As for the New York campus, the programmes offered there will be media and design driven. Lim anticipates challenges in setting up a base in the Big Apple.

"In New York, you are competing with the best in the world. Any institution which can survive there will survive in the world," he says.

He concedes that the university would have to offer something unique to stand out in New York.

"We will bring Malaysia and Asia to New York. We will bring Indian, Malay and Chinese music there. This is not something that the American colleges can do," he says.

Despite the challenges, Lim is certain that the New York campus will attract students.

"We will get students there, for sure, for a number of reasons. Firstly, Asia is on the rise as countries like India, China and South Korea are moving ahead rapidly. Very soon, the Asian economy will be much larger than the European and American economies.

"Instead of us going to the West to study, they will come to our part of the world to be educated. When we go (abroad) and bring an Asian university there, I think they will appreciate it," he says.

As with its existing foreign campuses, those in New York, Maseru, Phnom Penh and Bali will feature local teaching staff.

"On that basis, we are on the same level as the people there. In Gaborone, the lecturers are 99 per cent Africans. Malaysians (staff) come to Gaborone only to train them. Malaysian staff helped plan the graduation ceremony but it was the locals who spoke and performed," he adds.

Close to 6,000 students attend the Gaborone campus. As many as 5,000 prospective students turned up on the first day of registration indicating a great demand for education in creative areas in the African continent.

To Lim, this suggests that Malaysian education is widely accepted globally.

"Now, foreigners are attending a Malaysian university in their own countries. They could hardly pronounce the university's name but you can see that they're happy to be studying in a Malaysian tertiary institution."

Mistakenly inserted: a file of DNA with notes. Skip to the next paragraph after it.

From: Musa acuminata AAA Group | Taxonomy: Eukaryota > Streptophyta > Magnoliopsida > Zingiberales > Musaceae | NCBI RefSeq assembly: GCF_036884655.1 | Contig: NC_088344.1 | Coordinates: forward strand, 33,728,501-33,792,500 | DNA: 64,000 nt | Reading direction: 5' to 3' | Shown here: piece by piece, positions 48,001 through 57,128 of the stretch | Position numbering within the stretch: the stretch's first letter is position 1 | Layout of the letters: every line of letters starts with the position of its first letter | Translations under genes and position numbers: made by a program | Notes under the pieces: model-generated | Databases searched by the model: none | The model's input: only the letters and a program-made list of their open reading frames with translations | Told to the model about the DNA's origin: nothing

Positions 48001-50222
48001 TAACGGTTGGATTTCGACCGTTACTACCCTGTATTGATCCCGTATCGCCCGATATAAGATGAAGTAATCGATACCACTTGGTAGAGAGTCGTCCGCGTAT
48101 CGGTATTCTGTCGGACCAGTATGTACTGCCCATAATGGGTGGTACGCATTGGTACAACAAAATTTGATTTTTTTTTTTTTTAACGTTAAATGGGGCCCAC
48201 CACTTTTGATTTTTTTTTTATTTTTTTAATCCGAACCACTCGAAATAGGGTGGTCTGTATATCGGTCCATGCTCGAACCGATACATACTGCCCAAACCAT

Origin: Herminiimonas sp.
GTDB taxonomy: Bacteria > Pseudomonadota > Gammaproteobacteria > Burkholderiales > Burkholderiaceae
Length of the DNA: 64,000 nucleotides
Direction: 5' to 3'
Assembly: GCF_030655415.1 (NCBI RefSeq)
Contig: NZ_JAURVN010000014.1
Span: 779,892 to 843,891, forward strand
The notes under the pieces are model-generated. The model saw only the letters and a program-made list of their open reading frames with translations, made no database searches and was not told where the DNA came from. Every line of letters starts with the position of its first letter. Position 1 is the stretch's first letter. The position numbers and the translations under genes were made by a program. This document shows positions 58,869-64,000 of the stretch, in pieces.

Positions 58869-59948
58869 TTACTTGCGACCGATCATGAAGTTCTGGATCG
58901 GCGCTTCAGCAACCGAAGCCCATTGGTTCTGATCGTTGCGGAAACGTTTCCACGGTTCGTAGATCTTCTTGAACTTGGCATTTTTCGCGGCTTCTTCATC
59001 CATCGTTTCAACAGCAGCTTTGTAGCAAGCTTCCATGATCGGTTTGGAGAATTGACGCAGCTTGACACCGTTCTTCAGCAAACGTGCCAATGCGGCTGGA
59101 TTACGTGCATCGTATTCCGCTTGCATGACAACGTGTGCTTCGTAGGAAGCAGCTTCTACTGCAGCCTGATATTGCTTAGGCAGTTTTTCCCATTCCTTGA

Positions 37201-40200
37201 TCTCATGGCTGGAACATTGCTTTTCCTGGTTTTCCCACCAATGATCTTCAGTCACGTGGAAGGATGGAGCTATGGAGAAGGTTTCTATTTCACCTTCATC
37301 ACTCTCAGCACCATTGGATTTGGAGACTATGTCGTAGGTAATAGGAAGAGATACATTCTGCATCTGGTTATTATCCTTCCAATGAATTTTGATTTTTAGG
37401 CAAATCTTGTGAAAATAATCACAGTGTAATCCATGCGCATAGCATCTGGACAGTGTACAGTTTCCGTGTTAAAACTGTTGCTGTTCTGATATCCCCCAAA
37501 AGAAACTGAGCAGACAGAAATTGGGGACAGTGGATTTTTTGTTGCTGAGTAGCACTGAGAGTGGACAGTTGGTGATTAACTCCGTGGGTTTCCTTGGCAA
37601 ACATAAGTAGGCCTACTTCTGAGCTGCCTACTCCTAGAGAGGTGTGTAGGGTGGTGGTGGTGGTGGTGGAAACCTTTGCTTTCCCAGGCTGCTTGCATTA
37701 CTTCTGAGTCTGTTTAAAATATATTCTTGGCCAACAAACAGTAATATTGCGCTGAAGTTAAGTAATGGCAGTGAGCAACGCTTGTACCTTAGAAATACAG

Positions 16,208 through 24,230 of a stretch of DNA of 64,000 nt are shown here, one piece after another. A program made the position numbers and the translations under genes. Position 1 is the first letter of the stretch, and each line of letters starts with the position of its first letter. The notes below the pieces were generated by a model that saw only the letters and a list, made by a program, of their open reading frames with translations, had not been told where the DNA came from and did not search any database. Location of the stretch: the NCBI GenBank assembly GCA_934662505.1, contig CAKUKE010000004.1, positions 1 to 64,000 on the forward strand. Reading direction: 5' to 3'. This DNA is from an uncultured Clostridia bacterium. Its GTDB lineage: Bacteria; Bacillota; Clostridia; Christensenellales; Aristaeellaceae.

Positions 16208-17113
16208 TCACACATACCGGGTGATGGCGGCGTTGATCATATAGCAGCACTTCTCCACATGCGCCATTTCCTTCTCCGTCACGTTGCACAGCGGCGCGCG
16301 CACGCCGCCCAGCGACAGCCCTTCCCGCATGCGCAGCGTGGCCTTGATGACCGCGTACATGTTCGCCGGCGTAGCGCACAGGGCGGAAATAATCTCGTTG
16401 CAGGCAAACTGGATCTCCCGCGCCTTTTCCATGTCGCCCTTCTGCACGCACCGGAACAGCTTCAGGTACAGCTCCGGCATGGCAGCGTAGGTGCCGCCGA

Lim takes this as a sign of international acceptance of Malaysian education and brand which defies the notion that local tertiary institutions are not ready to go global.

"In the past, Batswana worked with Westerners and now they are working with Malaysians. If that is not acceptance of Malaysian education or brand, than what is? We should be proud of that," he says.


carol said...

i may sound extremely pessimistic, but i can't see how LUCT will do well in NY, considering how badly mismanaged it is back home in Cyber, Kuching, and their London campus.. i'm speaking in my capacity as a former student there, and as a current student in NY when i say i have my doubts about their ability to challenge what is offered here.

with the rent in manhattan being so high, one wonders where the money is coming from. when they opened the campus in london, what happened back home was that students in cyber were deprived of certain things as huge budget cuts were initiated in order to support the london campus - which, if i haven't already mentioned, is flopping like a fish out of the water...

Anonymous said...

i have to agree with you carol... this institution isnt yet fit enough to challenge internationally, and YES the management in this university is definitely horrible.